Over the next several days, I’m posting cartoons I drew for Measuring the Networked Nonprofit: Using Data to Change the World, by Beth Kanter and Katie Delahaye Paine. I blogged about the book a while ago on Social Signal, explaining why I love it and why I think you should go buy a copy right now.
Chapter 7 is titled “How to Turn Your Stakeholders into Fundraisers: Social Fundraising and How Measurement Can Make It More Effective”. (After seeing an early outline, I wanted to call it “Turning Philanthropy into Philanthro-we“. How history might have changed if I’d ever hit “send” on that email.)
Beth and Katie suggest defining social fundraising as “people asking personal networks to give support.” If you’ve ever had a Facebook notification that a friend suggested you donate to a particular organization on Causes, or seen any of the endlessly inventive campaigns run by supporters of charity: water, you’ve seen social fundraising.
And it can work well. But taking it beyond just “let’s ask our supporters to put a widget on their blogs” requires fundraising expertise, social savvy, some decent technical chops… and smart measurement. If the Obama campaign’s message and tactics seemed to be constantly evolving, it’s because they were – in response to the data they’d analyze obsessively over what kind of appeals worked on whom, when, and under what conditions. (To put it in terms that I can relate to, “The Borg have adapted to our multi-phasic shielding, Captain – their last three appeals got through untouched and caused major donations on Decks 12 through 15.”)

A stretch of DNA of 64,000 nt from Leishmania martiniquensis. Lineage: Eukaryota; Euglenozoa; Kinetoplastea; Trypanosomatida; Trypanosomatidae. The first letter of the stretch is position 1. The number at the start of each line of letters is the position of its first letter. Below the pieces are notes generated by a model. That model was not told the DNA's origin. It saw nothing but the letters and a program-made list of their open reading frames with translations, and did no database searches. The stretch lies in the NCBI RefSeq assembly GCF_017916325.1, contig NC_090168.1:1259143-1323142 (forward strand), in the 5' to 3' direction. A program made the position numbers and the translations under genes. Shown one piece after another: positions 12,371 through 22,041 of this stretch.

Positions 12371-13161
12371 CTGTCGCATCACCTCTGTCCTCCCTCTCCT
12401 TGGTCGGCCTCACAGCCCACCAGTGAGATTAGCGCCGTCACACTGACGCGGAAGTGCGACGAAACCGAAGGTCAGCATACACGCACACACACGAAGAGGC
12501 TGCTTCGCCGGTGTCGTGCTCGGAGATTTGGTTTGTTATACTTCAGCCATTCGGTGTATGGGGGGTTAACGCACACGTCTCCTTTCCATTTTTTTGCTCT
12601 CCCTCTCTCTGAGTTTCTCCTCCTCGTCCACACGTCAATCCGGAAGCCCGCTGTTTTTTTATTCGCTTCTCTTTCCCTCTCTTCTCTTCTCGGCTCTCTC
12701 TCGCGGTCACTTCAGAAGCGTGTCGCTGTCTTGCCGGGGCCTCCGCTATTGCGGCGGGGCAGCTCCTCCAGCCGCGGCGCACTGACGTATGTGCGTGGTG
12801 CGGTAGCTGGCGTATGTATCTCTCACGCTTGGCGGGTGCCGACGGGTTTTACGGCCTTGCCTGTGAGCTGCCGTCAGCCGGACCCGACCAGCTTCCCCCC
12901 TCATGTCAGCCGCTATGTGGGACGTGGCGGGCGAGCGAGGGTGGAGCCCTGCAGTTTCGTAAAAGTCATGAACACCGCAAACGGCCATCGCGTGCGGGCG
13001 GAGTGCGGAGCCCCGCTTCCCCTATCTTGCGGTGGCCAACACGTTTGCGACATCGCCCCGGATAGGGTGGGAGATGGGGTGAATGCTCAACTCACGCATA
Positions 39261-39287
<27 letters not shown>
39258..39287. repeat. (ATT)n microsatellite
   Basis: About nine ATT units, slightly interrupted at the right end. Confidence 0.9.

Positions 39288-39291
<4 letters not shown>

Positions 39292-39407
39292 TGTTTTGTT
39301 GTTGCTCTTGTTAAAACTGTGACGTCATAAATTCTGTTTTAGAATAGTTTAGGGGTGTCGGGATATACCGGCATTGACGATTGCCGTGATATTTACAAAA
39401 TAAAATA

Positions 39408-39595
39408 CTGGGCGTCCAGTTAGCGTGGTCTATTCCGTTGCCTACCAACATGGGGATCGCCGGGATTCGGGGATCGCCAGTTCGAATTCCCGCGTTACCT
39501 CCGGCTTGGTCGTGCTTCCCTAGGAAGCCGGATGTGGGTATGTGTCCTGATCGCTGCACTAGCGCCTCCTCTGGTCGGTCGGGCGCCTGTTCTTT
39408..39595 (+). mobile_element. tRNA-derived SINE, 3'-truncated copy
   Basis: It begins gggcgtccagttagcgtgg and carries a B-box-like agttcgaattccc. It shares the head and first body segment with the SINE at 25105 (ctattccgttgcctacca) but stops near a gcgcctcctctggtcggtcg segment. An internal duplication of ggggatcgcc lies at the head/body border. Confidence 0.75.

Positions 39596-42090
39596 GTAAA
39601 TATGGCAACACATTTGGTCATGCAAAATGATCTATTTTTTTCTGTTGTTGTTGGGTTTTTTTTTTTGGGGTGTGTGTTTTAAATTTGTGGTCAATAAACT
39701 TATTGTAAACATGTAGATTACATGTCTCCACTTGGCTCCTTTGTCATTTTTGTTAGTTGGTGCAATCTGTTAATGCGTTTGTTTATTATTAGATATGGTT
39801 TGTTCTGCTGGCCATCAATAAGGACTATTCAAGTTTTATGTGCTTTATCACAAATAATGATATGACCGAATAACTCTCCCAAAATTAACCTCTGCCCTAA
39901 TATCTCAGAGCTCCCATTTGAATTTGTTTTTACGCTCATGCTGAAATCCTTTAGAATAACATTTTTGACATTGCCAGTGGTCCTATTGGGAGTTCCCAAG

Segmenting your audience is key, too. Katie and Beth look at how Blue State Digital’s segmentation strategy dramatically boosted the chances that an email appeal from Autism Speaks would get opened by its recipient. (I love segmentation purely on the strength of the names marketers like to give their segments: “Furious Experimenters,” “Jazz-Inflected Repeat Adolescents” and “Regret-Tinged Revenge-Seekers”. Half of them sound like they were lifted from the pages of an Audubon field guide; come to think of it, the notes that accompany segmentation reports often have that observed-from-inside-a-bird-blind feel to them.)
And as the authors point out, the return you get won’t just be in the form of credit card authorizations. You’ll have a larger, more engaged network of supporters, ready to take actions ranging from advocacy to, potentially, organizational leadership.
(An aside: Turning stakeholders into fundraisers was thought for a long time to be fraught with danger. Sure, you’d probably get some lovely networked fundraising… but what if it went wrong? What if you ended up with fund-holders and stake-raisers? Almost inevitably, pundits warned, you’d have an angry stake-wielding crowd chasing people holding fistfuls of cash. But then it actually happened, and was called Occupy Wall Street. It turns out that crowd just uses their stakes to hold up hand-lettered banners and enormous effigies representing leading economists from the Austrian School, chanting “Hey hey, ho ho, slavish adherence to the ideas of Eugen Böhm von Bawerk has got to go!”)